Vascular complications

Vascular complications in DM can be caused by micro and macro-angiopathy. Patients with type 1 diabetes mellitus represent 10% of the diabetic patients12. However, diabetes mellitus microvascular complications present high prevalence in this group of patients. With regard to this pathology, it is the leading cause of blindness, end-stage renal disease, and non-traumatic amputations in the developed world13. About 50% of lower limbs amputations are related to diabetes and this risk is 8 times higher in diabetic people14. In about 72% of normotensive diabetic patients was observed evident small vessel disease, whereas in non-diabetic patients this finding was only 12%15. These complications represent significant morbidity for the patient, but they do not represent the main cause of mortality among those with diabetes.
The presence of diabetes mellitus is an independent risk factor for coronary artery disease, cerebrovascular accident, peripheral vascular disease and heart failure. These macrovascular complications, specifically cardiovascular and cerebrovascular, remain the leading cause of death among those with diabetes13.
By the age of 55 years, in patients with type 1 diabetes mellitus, the cumulative mortality rate due to coronary artery disease has been reported to be 30 to 40%16, which is much higher than the overall mortality rate of 4% in non-diabetic subjects17. In fact, in type 1 diabetic patients, the mortality risk by coronary artery disease is increased 4 to 9 fold in men and 4 to 29 fold in women18. 5,148 type 1 diabetic patients were followed for more than 10 years and it was observed that once chronic renal failure occurs, coronary artery disease develops earlier and much more often19.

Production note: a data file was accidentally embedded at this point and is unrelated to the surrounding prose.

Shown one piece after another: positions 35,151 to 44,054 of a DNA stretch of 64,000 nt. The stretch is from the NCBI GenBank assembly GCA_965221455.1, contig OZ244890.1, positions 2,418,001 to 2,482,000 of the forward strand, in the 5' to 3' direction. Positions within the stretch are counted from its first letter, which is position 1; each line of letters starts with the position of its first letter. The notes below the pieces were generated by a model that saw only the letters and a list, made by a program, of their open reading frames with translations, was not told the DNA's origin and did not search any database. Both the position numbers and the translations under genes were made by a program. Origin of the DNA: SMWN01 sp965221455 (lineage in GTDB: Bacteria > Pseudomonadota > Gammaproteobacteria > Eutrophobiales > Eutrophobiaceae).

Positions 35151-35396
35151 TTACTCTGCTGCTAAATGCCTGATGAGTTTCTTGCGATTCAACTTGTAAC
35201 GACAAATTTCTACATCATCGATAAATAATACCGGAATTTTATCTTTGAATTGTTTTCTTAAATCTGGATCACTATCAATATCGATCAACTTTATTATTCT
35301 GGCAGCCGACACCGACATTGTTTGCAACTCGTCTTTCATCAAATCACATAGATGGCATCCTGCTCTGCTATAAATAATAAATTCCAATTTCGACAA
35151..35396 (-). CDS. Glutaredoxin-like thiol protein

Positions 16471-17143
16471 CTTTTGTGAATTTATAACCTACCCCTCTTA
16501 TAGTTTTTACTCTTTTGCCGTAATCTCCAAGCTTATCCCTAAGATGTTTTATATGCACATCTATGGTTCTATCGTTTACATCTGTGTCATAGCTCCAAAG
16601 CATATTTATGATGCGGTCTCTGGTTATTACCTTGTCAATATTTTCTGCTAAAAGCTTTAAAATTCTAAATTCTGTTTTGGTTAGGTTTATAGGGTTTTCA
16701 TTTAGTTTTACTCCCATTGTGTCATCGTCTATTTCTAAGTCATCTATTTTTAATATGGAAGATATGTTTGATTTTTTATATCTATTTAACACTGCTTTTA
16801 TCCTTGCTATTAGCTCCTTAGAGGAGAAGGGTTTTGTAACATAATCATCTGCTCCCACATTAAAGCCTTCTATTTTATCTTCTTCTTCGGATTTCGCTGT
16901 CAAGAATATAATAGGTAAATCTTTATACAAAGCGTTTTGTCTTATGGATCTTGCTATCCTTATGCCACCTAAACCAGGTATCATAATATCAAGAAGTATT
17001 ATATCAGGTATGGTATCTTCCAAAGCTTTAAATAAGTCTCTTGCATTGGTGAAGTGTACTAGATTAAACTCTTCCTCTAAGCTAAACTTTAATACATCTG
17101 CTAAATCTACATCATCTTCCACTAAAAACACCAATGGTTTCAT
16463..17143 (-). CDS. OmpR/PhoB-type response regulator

Concerning cerebrovascular disease, an increased risk of stroke has been linked to the physiopatological changes seen in the cerebral vessels of individuals with diabetes20. In a 24-year follow-up study, both type 1 and type 2 diabetes were associated with a significantly higher risk of stroke and its subtypes in women, but the association with type 1 diabetes was stronger21. The incidence of total stroke was fourfold higher in women with type 1 diabetes and twofold higher among women with type 2 than for nondiabetic women. The multivariate relative risk of ischemic stroke was increased six fold in type 1 diabetes and twofold in type 2 diabetes. Type 1 diabetes was also significantly associated with the risk of hemorrhagic stroke, but type 2 diabetes was not21.